Effects of Adjuvant Chemotherapy on Early-onset Stage II Colon Cancer at Different Tumor Sites

January, 01, 2024 | Select Oncology Journal Articles


Left-sided colon cancer (LSCC) and right-sided colon cancer (RSCC) have shown distinct clinical and prognostic features. We investigated the effect of adjuvant chemotherapy (ACT) on cause-specific survival (CSS) in patients with stage II LSCC and RSCC.


Using the Surveillance, Epidemiology and End Results (SEER) database, a cohort of patients with stage II colon cancer, aged between 20 and 49 years was identified. Both Cox proportional hazards regression and Kaplan-Meier survival analysis as well as propensity score matching were used.


Overall, 5633 patients were eligible. Patients with RSCC were more likely to be male, black, and younger, with a poor grade and histologic type, and were more likely to have more regional nodes examined and larger tumor size. After propensity score matching, CSS was significantly superior in patients with RSCC compared to those with LSCC (Hazard Ratio (HR): 0.80, 95% CI: 0.68-0.95, P=0.01). However, no survival benefit was observed for patients with LSCC after ACT (HR: 1.10, 95% CI: 0.90-1.35, P=0.35), and surprisingly, ACT was found to do more harm than good in patients with RSCC (HR: 1.31, 95% CI: 1.05-1.63, P=0.02). Even among patients with high-risk features such as T4 stage and regional nodes examined<12 in both groups, ACT still did not improve CSS except for T4 stage LSCC (HR: 0.65, 95% CI: 0.44-0.97, P=0.02).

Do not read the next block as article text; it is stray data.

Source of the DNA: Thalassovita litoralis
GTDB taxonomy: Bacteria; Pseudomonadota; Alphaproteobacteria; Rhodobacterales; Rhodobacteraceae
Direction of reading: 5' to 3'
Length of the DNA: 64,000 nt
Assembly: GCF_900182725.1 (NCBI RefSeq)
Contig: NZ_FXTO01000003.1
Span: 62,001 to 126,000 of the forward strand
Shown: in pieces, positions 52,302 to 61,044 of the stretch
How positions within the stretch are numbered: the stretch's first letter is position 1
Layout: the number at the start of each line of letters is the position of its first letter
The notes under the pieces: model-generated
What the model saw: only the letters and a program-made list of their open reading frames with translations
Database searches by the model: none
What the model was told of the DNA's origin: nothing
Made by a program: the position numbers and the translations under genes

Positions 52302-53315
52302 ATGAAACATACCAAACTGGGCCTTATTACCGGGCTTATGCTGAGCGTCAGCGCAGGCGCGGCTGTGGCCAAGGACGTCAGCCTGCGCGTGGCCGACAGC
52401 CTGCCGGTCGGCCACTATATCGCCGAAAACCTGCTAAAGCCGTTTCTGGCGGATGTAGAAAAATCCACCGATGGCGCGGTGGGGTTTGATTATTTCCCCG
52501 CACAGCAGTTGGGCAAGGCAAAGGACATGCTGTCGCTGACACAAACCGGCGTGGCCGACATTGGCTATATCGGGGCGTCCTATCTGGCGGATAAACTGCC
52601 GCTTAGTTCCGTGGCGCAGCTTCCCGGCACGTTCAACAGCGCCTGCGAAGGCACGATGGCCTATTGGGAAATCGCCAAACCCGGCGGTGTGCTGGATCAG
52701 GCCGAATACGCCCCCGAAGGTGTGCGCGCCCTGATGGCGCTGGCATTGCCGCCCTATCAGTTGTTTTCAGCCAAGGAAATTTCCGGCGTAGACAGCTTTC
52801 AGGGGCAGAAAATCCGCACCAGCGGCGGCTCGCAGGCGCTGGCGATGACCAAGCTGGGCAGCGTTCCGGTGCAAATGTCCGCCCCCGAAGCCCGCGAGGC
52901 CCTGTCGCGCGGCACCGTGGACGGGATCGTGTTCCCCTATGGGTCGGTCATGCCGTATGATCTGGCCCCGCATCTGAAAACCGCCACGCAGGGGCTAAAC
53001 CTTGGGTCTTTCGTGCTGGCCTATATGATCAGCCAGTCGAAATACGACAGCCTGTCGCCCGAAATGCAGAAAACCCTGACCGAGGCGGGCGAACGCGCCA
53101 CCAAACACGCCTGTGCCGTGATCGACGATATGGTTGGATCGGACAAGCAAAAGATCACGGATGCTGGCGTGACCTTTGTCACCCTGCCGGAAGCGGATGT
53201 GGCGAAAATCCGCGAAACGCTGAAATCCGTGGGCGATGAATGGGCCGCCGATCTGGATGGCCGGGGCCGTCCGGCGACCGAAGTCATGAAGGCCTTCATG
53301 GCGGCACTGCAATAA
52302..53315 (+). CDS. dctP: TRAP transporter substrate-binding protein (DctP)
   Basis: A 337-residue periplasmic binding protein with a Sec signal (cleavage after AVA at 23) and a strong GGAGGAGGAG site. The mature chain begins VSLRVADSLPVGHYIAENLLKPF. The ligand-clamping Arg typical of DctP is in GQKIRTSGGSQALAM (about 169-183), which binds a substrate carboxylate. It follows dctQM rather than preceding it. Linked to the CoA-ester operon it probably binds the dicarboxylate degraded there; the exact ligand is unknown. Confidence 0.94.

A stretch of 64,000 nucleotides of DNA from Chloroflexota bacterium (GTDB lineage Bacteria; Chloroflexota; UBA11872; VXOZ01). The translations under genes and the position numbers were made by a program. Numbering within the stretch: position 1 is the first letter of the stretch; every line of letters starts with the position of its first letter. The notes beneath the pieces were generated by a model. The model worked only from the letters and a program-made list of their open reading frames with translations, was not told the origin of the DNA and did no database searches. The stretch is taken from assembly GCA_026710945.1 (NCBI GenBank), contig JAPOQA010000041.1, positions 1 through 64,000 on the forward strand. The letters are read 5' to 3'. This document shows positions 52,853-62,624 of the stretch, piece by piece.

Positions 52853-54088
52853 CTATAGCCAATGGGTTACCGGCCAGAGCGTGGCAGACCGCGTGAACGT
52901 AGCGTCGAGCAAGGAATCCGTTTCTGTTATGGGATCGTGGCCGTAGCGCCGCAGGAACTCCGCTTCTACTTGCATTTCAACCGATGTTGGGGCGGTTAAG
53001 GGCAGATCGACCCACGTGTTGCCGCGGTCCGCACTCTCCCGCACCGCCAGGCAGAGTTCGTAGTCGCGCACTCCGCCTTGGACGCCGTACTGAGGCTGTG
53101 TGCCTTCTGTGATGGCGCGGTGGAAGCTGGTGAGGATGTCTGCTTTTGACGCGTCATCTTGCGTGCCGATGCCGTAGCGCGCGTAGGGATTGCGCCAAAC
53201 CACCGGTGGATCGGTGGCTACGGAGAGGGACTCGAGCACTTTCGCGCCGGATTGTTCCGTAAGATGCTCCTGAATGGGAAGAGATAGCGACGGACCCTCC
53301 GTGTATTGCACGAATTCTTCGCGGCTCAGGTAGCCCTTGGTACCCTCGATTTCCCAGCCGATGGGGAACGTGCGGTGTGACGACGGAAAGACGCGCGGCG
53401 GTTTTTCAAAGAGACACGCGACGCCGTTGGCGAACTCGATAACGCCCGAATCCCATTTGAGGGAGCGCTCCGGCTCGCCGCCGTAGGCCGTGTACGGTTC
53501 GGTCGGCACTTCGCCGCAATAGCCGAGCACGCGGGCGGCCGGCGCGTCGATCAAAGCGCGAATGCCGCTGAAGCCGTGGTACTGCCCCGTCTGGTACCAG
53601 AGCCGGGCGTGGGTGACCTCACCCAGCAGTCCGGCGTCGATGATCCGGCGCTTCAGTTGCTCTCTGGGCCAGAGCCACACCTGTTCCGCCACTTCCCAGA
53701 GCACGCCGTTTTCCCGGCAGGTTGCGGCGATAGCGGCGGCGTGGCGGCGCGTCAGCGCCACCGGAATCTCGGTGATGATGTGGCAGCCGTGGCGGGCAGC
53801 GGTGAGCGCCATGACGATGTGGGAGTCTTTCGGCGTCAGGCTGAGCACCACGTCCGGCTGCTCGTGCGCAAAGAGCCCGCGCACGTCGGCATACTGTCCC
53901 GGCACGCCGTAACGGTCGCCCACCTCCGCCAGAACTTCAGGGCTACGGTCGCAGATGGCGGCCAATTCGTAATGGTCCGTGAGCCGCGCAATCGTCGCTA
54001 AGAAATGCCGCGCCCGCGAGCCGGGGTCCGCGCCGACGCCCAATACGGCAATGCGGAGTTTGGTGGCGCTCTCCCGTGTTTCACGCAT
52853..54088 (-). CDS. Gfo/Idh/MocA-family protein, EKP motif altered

The results of this analysis indicate that the prognosis of RSCC is better than that of LSCC in stage II colon cancer, and ACT did not improve CSS in patients with either LSCC or RSCC. Even in patients with parts of high-risk features, ACT still did not improve CSS, except for T4 stage LSCC.

For Additional News from OncWeekly – Your Front Row Seat To The Future of Cancer Care –




Sign up for our emails

Trusted insights straight to your inbox and get the latest updates from OncWeekly

Privacy Policy